for people who love the littlest dairy goats
I don't understand. Use it for what?
I give my bucks minerals that have it in there since I do give my bucks a little grain (BOSS and raw pumpkin seeds) every night and like to lower the risk of urinary calculi. I also give mine a scoop of Goat Balancer (by Manna Pro) with their "grain" and it has some in there too. I haven't ever used straight AC but I'd love to hear if others do. It's only important if you grain your bucks apparently.
The reason people give ammonium chloride to bucks is to prevent urinary calculi (urinary stones) when feeding grain. However, if you do not feed grain to your bucks, the odds of UC are pretty slim. There are some feeds and some minerals that have ammonium chloride mixed in.
Years ago I tried putting AC in my buck's water one winter when I was feeding grain, and the boys wouldn't touch it. I mentioned this to a vet professor, and she said it's very bitter. When I bought it from Hoegger back then, it included directions for using the AC for prevention and also treatment of UC.
Bottom line here ... Although I tried to use it years ago, the boys wouldn't go for it, and they've been fine for 12 years, including the winters when I give them grain.
Around this subject again, because we have had the urinary stones in our wether.
Our buck Hermes and his sidekick, Hatfield the wether, eat about the same diet. They usually get rye-clover hay. They sometimes get oaten hay. Infrequently they get a bit of the alfalfa hay. They get some browse. They have free minerals and seaweed. They get no boss and no grain except for a small amount (1 Tbs.???) which is the lure to get them to return to their stable for the night.
The wether has had two bouts of urinary stones which have required surgery. (Ouch! $!!) The stones were analysed and are calcium carbonate predominantly. The vet says we should cease feeding all alfalfa and all clover (reduce calcium intake). The urine was tested and is alkaline. The vet says we need to acidify the urine with Ammonium chloride and not feed calcium rich food till the urine is reliably acidic.
1) Does any of this sound familiar to anyone?
2) Is the vet's advice reasonable? If so, how do we get the ammonium chloride into the goat/goats?
3) We assume that if the wether has problems, we might consider that the buck could develop the same issues. Is that a good assumption? And how about the does?
Thanks for any help....
Michael, you can order Ammonium chloride for animals on Amazon, I assume they ship to Australia? You can mix it into the grain you feed them-- just a tiny bit. I have started feeding my boys a commercial grain (just a tiny bit at night to come in) that has ammonium chloride in it. I mix it with grass hay pellets and some beet pulp. So strange that they are getting UC on such a small amount of grain... :(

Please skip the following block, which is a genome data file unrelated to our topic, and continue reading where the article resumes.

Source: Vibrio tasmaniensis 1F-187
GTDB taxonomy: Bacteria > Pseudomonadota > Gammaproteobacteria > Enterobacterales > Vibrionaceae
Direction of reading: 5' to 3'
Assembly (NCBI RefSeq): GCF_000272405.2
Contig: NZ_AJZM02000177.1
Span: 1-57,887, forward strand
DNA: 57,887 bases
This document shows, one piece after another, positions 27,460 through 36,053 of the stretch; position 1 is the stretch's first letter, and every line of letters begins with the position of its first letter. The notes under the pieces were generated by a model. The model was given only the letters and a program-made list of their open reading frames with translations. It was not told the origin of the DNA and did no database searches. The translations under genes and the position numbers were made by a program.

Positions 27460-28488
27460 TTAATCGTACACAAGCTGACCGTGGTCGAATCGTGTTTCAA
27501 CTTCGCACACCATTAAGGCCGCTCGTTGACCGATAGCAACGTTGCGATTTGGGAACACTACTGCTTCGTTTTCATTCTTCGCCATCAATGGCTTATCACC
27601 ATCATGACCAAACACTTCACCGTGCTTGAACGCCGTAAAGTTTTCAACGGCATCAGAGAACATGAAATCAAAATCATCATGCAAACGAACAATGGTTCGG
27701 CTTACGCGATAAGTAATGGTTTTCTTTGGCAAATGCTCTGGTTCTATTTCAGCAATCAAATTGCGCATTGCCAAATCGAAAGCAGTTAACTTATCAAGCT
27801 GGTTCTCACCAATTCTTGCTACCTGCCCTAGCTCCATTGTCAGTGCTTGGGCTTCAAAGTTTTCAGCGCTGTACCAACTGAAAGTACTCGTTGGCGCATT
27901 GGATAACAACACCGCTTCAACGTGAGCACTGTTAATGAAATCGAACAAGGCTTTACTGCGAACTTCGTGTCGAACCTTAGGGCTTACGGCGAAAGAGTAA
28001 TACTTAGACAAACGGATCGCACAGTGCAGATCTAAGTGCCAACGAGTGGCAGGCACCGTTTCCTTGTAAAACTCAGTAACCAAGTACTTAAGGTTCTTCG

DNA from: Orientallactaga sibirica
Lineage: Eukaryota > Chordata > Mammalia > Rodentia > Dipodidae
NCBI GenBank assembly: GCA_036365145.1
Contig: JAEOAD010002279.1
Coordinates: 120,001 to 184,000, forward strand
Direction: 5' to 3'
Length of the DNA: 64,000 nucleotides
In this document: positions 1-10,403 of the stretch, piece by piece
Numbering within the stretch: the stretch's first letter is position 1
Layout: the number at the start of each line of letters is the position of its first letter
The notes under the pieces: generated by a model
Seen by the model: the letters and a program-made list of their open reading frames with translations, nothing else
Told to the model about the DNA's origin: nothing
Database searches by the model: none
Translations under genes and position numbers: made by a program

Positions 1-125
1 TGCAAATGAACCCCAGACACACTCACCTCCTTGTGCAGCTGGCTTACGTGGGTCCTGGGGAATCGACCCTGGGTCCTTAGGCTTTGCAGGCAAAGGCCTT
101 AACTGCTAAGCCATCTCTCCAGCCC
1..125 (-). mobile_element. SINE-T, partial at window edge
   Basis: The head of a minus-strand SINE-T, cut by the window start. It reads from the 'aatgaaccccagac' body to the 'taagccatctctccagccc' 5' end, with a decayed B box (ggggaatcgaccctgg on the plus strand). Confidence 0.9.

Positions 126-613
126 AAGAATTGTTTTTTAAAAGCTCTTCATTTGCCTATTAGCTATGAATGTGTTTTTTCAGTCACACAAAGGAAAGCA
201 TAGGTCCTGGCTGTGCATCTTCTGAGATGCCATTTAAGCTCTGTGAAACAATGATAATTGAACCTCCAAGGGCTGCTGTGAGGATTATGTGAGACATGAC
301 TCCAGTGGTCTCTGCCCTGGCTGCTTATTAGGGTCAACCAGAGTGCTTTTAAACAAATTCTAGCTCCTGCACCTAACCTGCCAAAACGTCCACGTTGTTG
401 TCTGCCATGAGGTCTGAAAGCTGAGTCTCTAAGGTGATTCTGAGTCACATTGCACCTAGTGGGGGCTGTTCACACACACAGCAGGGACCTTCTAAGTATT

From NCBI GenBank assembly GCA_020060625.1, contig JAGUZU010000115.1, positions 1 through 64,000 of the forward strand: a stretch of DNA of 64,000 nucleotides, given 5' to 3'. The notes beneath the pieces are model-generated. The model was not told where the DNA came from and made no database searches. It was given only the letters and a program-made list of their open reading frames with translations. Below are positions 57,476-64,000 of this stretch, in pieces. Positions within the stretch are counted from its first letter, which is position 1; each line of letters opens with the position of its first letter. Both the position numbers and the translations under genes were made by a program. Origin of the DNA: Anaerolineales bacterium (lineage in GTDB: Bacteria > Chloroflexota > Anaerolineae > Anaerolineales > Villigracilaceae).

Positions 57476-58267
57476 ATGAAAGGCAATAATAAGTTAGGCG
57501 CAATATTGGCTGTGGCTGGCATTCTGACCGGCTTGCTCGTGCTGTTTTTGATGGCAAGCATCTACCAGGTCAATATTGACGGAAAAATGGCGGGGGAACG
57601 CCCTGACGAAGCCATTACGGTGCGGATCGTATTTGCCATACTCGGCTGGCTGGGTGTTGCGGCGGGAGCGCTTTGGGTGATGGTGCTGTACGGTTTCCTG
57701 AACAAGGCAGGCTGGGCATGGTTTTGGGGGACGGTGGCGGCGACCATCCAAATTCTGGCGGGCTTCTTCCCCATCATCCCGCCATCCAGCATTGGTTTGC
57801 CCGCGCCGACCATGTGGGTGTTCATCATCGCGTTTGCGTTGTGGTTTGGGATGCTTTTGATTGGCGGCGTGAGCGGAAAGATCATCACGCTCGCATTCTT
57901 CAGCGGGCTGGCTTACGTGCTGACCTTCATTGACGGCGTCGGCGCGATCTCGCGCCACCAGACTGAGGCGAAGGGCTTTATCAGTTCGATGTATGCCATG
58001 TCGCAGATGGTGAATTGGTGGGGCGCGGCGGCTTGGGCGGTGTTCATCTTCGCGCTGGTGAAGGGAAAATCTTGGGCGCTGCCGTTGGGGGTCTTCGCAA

I have ammonium chloride - my bucks would refuse anything with it in it. Even grain.
I use ACV in their water, they get alfalfa in the am and a bit of grain, orchard grass or really good field hay for the rest of the day and a little chaffhaye in the evening. Our spring water is very acid so I presume that is a help.
Years ago I fed my Nubian buck the same - hadn't ever heard of UC back then and in seven years I've never had a problem.
Sure hope it stays that way.
Julia and Bev,
We are puzzled too about the reason for the wether getting plugged. We are assuming it is something we are doing wrong, probably in the feeding somehow. Our concern is that the possibility is there that what has appeared in Hatfield-the-wether is lurking just out of view in our bucks. (Oh no!!! Not in the bucks too!!!!) They appear to be pictures of health, but then so did Hatfield..., till one day he wasn't.
We found a source here for ammonium chloride (also called sal ammoniac I have learned). That part is easy-peasy.
We will start the ammonium chloride, but don't know how, nor how much (more trips to Dr. Google, the vet version). Bev, what is ACV? I suppose the AC part is ammonium chloride, but what is the V? And how much of that do you use in how much of their water?
I'd agree with everything your vet said. Wethers are more likely to have problems with stones because their urethra may be smaller, although research on this has been mixed. So, your buck may also have stones, but he may be passing them without difficulty. This is why people talk about castrating wethers as late as possible. Out of curiosity, at what age was he castrated?
ACV is apple cider vinegar, and it wouldn't help with stones. Humans take ACV as a supplement to make their bodies more alkaline.
Ammonium chloride is nasty stuff, so no surprise that your boys don't want it. There are some feeds and minerals in the US that have it added as an ingredient, which makes things easier. Many years ago, I purchased some AC "just in case," and it sat untouched in my storeroom for years. It included instructions for using as a drench. You can see what this particular brand suggests:
Did your vet have a prescribed amount? Do you have a way to test acidity of the urine to know if you're heading in the right direction?
And I hesitate to even mention this because I know you're working with a small gene pool, but because some people never see this and some see it a lot in their herds, there is the possibility that small urethras are a genetic trait.